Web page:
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Those words greeted me when my son signed up for a youth football team in Strongsville, Ohio back in the early 80’s.  My son loved sports and I had coached some of his teams before so when the organizers of the league asked me to coach, I agreed. I was happy this father of one of the boys alerted me that we would not only have Brian but his son and two other boys from the championship team of the year before.  He even told me how they would be glad to help me call the plays and even knew at sign up which boys should be playing at each position.  When I told him that my philosophy for kids this age (10 and 11 year olds) would include having all the kids play all of the positions so they could appreciate what it takes to make a team, the idea was not met with very much appreciation.  He quickly stomped off to find some other fathers who were also outraged at my idea before they even considered its merit. 

As the season got started, I could see in practice that the fathers were right about one thing.  Brian was a special athlete and clearly could have carried our team. But I explained on the first day that it was important at this age to learn about playing all the positions because a team cannot be successful unless each player and each position is honored for what they do.  Brian’s father was an interesting and distant bystander thru all of this.  He never came to watch us practice and he always found a faraway spot to watch all of our games.  We won our first three games with Brian playing different skill positions and all of the rest of the team rotating as well.  Then came the fourth game when Brian was scheduled to be a lineman and blocker. Kids and parents told me that Brian was thinking of skipping the game to teach me a lesson.  But he didn’t and even though he was a lousy lineman and had never blocked for anyone before, he played hard that day.  We lost in a close game and risked losing the championship because of this coach’s idea to play all of our players at ALL of the positions at least once.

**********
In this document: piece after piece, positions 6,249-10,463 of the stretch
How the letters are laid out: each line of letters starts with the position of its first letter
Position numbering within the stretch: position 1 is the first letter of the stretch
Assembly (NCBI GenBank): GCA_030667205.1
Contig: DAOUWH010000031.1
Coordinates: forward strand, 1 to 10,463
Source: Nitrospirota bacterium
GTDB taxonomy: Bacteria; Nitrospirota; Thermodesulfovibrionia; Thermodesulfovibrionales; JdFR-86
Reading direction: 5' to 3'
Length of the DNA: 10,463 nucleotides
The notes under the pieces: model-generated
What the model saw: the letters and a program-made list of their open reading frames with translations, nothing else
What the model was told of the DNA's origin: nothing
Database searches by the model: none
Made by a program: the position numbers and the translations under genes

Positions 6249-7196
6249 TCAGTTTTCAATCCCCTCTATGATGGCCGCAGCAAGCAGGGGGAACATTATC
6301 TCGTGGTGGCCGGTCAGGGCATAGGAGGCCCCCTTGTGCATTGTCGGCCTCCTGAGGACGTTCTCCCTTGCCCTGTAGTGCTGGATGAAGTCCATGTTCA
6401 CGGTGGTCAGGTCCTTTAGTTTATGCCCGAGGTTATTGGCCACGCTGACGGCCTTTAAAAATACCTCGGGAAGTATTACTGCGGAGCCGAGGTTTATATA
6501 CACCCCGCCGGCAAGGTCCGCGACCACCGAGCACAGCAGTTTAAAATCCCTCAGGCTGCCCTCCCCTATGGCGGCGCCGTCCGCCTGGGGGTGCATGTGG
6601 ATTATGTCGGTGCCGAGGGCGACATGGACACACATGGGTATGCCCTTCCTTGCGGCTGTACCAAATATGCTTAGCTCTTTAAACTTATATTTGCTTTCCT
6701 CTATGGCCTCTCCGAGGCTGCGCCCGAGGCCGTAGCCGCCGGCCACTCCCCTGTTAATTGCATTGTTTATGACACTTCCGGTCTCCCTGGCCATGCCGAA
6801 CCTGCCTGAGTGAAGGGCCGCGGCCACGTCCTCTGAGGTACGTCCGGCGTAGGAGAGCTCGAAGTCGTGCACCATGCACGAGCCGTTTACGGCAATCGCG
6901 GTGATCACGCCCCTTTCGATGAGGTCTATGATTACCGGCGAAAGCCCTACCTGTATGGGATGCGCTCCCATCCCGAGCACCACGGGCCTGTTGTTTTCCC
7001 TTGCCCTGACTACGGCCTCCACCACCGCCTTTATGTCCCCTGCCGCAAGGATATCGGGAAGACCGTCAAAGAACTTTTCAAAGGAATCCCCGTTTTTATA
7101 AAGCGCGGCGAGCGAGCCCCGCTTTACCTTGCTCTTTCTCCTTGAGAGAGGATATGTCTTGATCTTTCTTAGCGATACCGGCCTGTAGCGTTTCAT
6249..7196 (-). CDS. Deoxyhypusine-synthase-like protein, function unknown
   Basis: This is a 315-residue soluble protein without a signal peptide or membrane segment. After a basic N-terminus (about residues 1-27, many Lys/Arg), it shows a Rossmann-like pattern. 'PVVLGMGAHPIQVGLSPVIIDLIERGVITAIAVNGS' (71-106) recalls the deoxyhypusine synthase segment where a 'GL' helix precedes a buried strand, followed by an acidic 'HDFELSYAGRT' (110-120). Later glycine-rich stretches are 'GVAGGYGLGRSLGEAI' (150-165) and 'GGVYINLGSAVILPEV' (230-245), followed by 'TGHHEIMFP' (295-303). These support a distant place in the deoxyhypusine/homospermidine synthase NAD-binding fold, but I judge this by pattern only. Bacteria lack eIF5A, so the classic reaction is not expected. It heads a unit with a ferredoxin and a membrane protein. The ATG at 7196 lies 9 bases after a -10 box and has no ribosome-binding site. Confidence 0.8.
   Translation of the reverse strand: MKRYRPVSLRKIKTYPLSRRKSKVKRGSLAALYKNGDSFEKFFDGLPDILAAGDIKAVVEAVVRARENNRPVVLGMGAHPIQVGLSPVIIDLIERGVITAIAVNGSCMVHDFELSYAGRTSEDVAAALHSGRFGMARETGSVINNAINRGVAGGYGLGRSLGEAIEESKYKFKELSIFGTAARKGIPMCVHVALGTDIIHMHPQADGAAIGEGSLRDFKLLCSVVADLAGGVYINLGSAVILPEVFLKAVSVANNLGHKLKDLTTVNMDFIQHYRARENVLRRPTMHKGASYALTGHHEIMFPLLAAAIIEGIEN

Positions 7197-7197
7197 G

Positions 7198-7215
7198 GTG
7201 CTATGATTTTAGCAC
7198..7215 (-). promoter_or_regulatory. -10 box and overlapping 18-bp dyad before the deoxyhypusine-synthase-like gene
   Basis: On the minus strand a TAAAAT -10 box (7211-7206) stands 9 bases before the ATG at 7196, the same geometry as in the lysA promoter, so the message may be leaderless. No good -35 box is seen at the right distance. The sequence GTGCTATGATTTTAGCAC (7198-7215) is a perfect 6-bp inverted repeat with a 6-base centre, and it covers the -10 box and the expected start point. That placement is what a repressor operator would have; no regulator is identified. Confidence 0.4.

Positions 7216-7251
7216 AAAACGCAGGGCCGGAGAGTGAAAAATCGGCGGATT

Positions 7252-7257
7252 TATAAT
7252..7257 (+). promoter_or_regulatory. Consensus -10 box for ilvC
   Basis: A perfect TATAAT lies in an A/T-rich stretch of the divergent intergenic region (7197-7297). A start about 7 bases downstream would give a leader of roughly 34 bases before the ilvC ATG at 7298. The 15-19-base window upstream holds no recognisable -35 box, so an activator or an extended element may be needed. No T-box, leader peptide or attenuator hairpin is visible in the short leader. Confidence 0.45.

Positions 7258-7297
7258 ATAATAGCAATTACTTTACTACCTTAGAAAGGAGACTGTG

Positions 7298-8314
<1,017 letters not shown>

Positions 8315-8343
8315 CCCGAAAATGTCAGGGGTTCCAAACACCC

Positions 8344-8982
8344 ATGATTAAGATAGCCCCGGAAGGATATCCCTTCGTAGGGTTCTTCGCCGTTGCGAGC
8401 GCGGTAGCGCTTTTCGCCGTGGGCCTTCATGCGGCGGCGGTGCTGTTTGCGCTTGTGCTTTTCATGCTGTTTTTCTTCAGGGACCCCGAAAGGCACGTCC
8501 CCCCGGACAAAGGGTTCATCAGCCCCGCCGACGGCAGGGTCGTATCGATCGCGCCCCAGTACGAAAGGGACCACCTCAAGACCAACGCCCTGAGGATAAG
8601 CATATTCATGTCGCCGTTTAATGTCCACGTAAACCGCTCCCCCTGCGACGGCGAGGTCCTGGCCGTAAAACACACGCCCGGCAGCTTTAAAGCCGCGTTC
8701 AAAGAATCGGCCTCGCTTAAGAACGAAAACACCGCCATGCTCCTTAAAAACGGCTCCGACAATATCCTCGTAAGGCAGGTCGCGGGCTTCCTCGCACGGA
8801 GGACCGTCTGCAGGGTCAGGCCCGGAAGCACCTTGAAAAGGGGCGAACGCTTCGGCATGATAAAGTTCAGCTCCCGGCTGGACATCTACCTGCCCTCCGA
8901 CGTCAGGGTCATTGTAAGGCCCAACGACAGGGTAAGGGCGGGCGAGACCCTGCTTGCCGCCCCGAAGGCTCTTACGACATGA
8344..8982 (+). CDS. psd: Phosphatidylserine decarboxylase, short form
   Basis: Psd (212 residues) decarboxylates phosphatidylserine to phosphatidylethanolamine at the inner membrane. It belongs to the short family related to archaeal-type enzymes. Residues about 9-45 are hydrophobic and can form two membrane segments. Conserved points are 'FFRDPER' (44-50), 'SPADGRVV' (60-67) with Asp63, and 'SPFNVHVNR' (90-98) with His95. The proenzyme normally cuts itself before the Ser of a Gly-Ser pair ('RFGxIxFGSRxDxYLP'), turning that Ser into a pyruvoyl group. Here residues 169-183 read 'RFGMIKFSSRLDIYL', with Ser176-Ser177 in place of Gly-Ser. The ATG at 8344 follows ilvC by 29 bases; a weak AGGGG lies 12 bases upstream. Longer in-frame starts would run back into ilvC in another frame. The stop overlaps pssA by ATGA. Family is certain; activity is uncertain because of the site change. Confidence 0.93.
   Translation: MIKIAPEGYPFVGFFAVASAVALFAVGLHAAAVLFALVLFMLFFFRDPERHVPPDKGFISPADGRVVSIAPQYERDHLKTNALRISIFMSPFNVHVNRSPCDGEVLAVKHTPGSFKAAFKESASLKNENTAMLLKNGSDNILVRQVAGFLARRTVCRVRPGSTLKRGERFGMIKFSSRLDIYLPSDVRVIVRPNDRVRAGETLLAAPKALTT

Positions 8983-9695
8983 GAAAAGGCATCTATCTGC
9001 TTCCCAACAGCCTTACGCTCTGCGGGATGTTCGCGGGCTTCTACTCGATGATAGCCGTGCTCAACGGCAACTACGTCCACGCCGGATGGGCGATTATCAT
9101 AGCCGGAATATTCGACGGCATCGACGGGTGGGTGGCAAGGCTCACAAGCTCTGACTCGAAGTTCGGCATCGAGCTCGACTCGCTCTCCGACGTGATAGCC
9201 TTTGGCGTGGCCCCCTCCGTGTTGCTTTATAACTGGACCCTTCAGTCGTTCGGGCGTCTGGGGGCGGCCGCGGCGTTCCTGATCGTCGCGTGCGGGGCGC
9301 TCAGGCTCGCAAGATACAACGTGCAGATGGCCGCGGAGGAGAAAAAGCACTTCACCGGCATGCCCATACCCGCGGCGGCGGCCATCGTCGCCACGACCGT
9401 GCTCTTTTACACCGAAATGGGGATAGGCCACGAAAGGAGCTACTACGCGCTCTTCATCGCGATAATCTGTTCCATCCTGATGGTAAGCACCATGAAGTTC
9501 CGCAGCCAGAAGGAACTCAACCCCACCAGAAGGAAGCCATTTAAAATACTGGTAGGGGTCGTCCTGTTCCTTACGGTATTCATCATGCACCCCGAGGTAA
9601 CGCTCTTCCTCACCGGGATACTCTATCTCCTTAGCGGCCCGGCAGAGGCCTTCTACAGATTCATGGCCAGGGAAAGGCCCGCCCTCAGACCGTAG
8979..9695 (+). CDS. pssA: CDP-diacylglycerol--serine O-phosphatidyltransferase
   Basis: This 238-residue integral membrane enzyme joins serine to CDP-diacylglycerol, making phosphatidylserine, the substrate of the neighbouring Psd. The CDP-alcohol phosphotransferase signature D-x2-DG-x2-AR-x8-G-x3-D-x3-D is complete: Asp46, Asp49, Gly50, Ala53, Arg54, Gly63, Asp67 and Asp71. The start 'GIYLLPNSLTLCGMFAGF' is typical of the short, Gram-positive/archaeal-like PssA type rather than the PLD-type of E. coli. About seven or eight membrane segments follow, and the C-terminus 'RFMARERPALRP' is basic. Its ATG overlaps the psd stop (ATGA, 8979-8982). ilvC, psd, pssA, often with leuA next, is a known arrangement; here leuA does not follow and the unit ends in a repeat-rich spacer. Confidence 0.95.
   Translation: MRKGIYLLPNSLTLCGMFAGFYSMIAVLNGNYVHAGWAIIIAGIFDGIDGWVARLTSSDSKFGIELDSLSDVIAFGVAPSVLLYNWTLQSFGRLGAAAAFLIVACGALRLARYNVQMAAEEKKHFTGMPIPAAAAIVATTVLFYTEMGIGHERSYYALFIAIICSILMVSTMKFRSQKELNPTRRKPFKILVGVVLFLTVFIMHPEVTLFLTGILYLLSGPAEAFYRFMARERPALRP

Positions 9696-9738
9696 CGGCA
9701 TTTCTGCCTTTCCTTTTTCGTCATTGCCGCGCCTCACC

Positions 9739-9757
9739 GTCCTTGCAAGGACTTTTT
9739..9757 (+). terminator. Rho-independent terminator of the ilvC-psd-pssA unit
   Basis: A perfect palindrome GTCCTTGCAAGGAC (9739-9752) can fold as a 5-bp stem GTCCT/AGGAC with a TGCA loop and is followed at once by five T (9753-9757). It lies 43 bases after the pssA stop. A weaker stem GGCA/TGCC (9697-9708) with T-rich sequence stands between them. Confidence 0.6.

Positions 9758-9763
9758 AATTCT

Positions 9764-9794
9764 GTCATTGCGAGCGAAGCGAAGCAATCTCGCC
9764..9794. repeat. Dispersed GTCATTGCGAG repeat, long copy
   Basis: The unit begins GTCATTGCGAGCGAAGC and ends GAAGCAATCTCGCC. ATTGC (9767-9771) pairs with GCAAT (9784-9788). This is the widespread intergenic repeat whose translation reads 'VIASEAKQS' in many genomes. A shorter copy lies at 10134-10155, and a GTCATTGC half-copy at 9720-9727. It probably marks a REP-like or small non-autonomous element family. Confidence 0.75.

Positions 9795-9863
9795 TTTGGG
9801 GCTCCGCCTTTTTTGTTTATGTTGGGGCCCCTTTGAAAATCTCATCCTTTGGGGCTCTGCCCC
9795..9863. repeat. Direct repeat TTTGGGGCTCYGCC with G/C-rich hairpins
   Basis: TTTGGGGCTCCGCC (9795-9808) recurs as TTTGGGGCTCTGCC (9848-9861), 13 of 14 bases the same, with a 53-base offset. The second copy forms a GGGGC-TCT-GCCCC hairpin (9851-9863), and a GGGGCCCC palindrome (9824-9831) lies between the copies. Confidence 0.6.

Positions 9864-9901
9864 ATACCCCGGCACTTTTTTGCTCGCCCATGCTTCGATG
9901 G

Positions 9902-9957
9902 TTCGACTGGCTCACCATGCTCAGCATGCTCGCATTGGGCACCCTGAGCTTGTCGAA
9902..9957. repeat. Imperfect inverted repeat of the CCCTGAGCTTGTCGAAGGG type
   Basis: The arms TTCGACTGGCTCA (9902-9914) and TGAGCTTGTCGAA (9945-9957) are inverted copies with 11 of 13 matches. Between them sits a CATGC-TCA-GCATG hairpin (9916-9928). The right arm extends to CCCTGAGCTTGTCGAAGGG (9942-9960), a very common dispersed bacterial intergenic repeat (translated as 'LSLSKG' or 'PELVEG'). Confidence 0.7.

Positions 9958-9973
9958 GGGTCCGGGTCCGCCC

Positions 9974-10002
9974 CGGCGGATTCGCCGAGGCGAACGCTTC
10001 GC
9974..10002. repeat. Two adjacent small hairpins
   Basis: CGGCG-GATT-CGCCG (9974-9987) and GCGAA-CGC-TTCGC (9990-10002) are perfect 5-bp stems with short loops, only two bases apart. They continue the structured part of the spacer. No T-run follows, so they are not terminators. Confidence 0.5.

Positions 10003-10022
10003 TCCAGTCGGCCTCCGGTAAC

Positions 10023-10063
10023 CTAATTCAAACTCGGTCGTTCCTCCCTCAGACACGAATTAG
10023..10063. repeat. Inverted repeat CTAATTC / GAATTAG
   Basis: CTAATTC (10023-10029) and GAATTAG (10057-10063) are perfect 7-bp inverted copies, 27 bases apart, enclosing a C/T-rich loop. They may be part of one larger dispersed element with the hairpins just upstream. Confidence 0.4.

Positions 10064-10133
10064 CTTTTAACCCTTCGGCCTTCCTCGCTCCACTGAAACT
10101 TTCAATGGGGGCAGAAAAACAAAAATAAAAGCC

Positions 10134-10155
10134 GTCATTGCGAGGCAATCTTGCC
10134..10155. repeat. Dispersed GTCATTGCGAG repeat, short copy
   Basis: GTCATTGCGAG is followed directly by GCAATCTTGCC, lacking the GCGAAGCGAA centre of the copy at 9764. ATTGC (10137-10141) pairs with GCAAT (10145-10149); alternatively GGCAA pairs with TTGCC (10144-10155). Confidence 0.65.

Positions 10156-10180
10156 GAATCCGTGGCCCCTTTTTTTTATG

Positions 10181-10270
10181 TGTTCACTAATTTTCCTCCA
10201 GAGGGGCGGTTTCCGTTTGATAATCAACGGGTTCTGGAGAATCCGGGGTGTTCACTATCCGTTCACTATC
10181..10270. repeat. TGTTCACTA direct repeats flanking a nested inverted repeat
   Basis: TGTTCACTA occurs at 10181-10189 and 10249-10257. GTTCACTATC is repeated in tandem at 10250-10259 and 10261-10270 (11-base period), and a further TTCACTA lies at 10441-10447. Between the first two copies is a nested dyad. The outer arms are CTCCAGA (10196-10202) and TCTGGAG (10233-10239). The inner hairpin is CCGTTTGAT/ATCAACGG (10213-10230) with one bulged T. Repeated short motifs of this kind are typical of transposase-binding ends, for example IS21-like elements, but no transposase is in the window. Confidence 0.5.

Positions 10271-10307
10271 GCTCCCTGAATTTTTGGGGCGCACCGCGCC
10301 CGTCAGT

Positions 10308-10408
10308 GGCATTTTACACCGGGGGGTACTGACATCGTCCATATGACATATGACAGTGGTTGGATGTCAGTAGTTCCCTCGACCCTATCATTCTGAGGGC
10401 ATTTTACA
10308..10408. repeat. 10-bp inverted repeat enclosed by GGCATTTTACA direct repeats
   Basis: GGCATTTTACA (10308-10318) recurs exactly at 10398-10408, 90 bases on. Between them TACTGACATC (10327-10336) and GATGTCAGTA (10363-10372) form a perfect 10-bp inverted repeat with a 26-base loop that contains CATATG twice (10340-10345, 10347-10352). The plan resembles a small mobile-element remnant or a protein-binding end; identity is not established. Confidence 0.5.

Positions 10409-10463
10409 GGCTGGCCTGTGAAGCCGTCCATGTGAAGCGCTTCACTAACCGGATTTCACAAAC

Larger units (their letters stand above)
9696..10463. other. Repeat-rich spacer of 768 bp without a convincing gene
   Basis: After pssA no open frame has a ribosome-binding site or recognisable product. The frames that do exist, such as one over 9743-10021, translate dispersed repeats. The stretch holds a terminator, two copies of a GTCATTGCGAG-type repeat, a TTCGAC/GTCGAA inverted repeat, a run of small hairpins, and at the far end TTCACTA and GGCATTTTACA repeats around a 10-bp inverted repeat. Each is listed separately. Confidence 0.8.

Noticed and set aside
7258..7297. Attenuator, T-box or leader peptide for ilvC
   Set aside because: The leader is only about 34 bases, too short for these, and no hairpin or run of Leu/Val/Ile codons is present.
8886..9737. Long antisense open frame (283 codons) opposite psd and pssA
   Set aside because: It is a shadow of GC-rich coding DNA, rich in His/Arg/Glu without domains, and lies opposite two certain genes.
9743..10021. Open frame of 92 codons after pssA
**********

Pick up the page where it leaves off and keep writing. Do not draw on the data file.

As we walked off of the field that day, the normally distant figure of Brian’s father, Marty ran up to me and wanted to tell me something. I was prepared for a tongue lashing for having lost the game. Rather, he thanked me for a great game and for following up on my game plans to teach the kids the importance of all the players and positions on a football team. The father actually was Marty Schottenheimer (he was the head coach of the Cleveland Browns at that time), and Brian his son, is the current Offensive Co-coordinator of the New York Jets. Brian had a distinguished college career at Kansas and the University of Florida. Marty’s own words to me were, “My son learned more about what it takes to make a football team today than all the trophies he has ever won!” It appears that the crazy coach's idea didn't destroy Brian's future.  Whether it is sports, the church, or any group of people, knowing the importance and value of each member of society is God’s way of teaching us to respect and honor all of the people that He places in our lives. 

John 15:5-6 (NIV) “I am the vine; you are the branches. If a man remains in me and I in him, he will bear much fruit; apart from me you can do nothing. If anyone does not remain in me, he is like a branch that is thrown away and withers; such branches are picked up, thrown into the fire and burned.”

Monday Morning Message Sent 1/18/10


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